46. 46. How to select a Target Market
    47. 47. Examine potential markets for effects on sales, costs and profits
    48. 48. Determine if you have sufficient resources to produce marketing mix
    49. 49. Ensure fit with the organization’s overall objectives
    50. 50. Analyze strength and number of competitor already selling
    51. 51. Take either total market approach or market segmentation approach
    52. 52. Figure 11.3Figure 11.3 General approaches for selecting target marketsGeneral approaches for selecting target markets (Pride, Hughes & Kapoor, 1998, p324)(Pride, Hughes & Kapoor, 1998, p324)
    53. 53. • Creating a Marketing Mix – Common to use a wide variety of segmentation bases (see Table 11.2) – Organizations control important elements of marketing which must combine in a way to reach the target market (marketing mix) – Organizations can vary elements of the marketing mix • product; design, brand name, packaging … • price; base price, discounts • distribution; storage, transportation • promotion; information
    54. 54. (Pride, Hughes & Kapoor, 1998, p325)(Pride, Hughes & Kapoor, 1998, p325)
    55. 55. Figure 11.4Figure 11.4 The marketing mix and the marketing environmentThe marketing mix and the marketing environment (Pride, Hughes & Kapoor, 1998, p327)(Pride, Hughes & Kapoor, 1998, p327)
    56. 56. 6. Marketing Research
    57. 57. Marketing Research is the process of systematically gathering, recording and analyzing data concerning a particular marketing problem
    58. 58. Conducting marketing research: 1. define the problem 2. make a preliminary investigation 3. plan the research 4. gather factual information 5. interpret the information 6. reach a conclusion
    59. 59. Figure 11.5Figure 11.5 Marketing information systemMarketing information system (Pride, Hughes & Kapoor, 1998, p331)(Pride, Hughes & Kapoor, 1998, p331)
    60. 60. Marketing Trends – Effect on IT Industry? – Growth in prime spending group – Decline in teenage population – Increase in the number of senior citizens – Better educated population, with greater purchasing power – Greater number of women working – Shorter workweek; more leisure time
    61. 61. 7. Selling the Project
    62. 62. Buying and Buyers Research shows buyers go through identified stages when they buy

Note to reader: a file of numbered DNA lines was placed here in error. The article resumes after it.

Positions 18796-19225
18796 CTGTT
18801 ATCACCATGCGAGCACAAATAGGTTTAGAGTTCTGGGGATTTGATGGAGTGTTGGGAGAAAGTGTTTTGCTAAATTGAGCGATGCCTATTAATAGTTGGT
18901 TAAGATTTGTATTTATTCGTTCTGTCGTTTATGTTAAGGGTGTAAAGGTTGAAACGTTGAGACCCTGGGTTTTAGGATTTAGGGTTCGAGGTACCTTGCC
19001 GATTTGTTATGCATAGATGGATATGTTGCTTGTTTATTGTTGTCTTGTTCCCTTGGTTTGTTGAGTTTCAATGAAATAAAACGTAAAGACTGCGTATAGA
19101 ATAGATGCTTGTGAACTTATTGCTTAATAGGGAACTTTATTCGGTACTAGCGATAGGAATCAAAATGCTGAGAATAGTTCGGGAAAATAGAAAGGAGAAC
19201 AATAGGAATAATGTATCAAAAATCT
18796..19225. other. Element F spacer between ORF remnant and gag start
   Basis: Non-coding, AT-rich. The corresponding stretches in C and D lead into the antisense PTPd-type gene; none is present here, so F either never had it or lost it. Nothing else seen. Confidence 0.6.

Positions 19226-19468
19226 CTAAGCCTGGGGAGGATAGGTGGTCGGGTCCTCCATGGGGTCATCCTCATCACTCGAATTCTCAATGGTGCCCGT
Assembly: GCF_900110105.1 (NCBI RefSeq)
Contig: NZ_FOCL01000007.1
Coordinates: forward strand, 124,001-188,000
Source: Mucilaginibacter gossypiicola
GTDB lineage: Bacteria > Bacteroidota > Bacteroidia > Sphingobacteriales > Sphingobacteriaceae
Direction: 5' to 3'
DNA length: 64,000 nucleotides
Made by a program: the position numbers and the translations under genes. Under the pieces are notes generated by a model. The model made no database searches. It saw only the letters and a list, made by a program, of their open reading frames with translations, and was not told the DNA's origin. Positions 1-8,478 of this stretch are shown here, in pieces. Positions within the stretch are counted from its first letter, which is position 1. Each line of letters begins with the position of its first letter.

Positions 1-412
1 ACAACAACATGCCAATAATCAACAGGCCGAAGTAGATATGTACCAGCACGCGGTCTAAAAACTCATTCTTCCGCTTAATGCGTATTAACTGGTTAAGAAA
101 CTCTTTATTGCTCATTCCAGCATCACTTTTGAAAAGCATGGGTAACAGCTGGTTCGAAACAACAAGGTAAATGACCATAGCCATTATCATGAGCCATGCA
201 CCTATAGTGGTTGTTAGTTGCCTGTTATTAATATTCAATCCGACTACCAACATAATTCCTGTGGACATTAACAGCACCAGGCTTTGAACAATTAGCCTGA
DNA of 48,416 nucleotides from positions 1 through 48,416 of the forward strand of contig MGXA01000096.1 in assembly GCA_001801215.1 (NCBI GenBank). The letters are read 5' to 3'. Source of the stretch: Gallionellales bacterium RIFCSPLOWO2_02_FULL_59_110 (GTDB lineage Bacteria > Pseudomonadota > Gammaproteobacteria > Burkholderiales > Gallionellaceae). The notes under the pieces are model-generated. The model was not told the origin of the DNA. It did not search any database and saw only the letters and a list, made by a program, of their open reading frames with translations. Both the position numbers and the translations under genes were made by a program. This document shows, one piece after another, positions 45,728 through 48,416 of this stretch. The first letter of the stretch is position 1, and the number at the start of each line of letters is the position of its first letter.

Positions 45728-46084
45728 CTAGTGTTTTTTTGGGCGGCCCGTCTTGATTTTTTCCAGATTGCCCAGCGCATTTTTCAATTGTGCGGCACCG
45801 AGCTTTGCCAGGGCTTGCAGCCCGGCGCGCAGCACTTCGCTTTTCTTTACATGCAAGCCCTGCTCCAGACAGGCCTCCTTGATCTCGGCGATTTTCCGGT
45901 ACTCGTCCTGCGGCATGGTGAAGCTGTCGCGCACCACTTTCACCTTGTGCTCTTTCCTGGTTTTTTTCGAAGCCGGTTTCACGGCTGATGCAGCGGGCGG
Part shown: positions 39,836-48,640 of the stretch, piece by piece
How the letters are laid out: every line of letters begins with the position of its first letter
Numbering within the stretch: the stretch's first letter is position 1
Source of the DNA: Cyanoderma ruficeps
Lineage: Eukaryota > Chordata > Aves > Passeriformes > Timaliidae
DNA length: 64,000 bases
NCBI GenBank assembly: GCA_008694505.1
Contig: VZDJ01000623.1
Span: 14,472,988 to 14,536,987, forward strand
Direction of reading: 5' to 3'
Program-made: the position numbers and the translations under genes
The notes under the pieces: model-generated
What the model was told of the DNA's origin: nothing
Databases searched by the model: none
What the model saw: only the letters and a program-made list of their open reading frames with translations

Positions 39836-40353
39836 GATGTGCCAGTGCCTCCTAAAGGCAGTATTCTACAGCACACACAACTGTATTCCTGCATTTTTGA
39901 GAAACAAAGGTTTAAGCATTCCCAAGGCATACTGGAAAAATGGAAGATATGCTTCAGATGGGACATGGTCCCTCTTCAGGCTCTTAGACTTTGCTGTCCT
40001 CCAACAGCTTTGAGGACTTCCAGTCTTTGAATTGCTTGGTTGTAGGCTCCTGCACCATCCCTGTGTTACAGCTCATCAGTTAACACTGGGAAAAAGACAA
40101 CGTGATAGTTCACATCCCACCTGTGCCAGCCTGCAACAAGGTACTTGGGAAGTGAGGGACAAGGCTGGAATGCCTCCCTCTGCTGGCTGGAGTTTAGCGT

63. 63. Figure 17.1 The buying cycle (Cadle & Yates, 2005, p280)
    64. 64. Systems development projects have buying committees and don’t often follow the stages
    65. 65. Committee buying influences: 1. economic decision maker; authority to spend 2. technical experts; evaluate merit of solution 3. end-users; indirect effect on purchase, concerned about affect on them 4. champion or coach; assist in preparing solution
    66. 66. Selling is an asking process
    67. 67. People who are most successful in selling systems development project or consultancy assignments ask lots of questions
    68. 68. Example: customer’s situation customer’s problems implications of problems payoff or benefit from meeting the needs
    69. 69. Prepare proposal for a potential buyer. When assessing proposals you should include: 1. terms of reference 2. technical details of the solution 3. outlines advantages 4. aimed at all readers/buyers 5. clear diagrams 6. cross-references and navigational aids 7. summarized statement of costs 8. executive summary
    70. 70. Who is the Target Market?
    71. 71. Review • Marketing approaches have developed from a product-orientation to a customer-orientation – IT industry slow to catch on. • Markets are groups that have needs for products and can be classified as; consumer, industrial, and reseller. • Marketing strategy is a plan to make the best use of resources, and consists of the target market, and marketing mix. • Marketing research can provide valuable information such as; education, retirement age, birth rates etc… to project managers. • Buyers progress through stages when they buy, these include; need, options, concerns, implementation and change. Large IT projects have buying committees. • Selling is a process of asking, and includes creation of proposal for buyer includes; terms, details, advantages, diagrams etc…
    72. 72. Next Week Topic: Project Leadership. Reading: Gray & Larson, 2006, Ch 10. References Pride, W., Hughes, R. & Kapoor, J. Business (2nd ed.). Boston, MA.: Houghton Mifflin.
    73. 73. http://flickr.com/photos/spine/272900992/ http://wendy.kinesisinc.com/ http://flickr.com/photos/7-how-7/95677126/ http://flickr.com/photos/missrogue/115899126/in/photostream/ http://flickr.com/photos/liveu4/134980839/ http://flickr.com/photos/liveu4/133041494/in/photostream/ http://flickr.com/photos/roadsidepictures/225771856/ http://flickr.com/photos/furnari/126438084/ http://flickr.com/photos/untitlism/2609684221/ http://flickr.com/photos/jek-a-go-go/1235462170/ http://flickr.com/photos/26158685@N04/2767676288/ http://flickr.com/photos/edyson/516871444/ http://flickr.com/photos/dunechaser/160405659/ http://flickr.com/photos/peterkaminski/860512054/ http://flickr.com/photos/mateus27_24-25/2224073271/ http://flickr.com/photos/storeyland/343438012/ http://flickr.com/photos/mattandbecky/28052539/ http://flickr.com/photos/calavera/65098350/
    74. 74. BetterProjects.net Title page pic care of rick & CC @ Flickr http://flickr.com/photos/spine/272900992/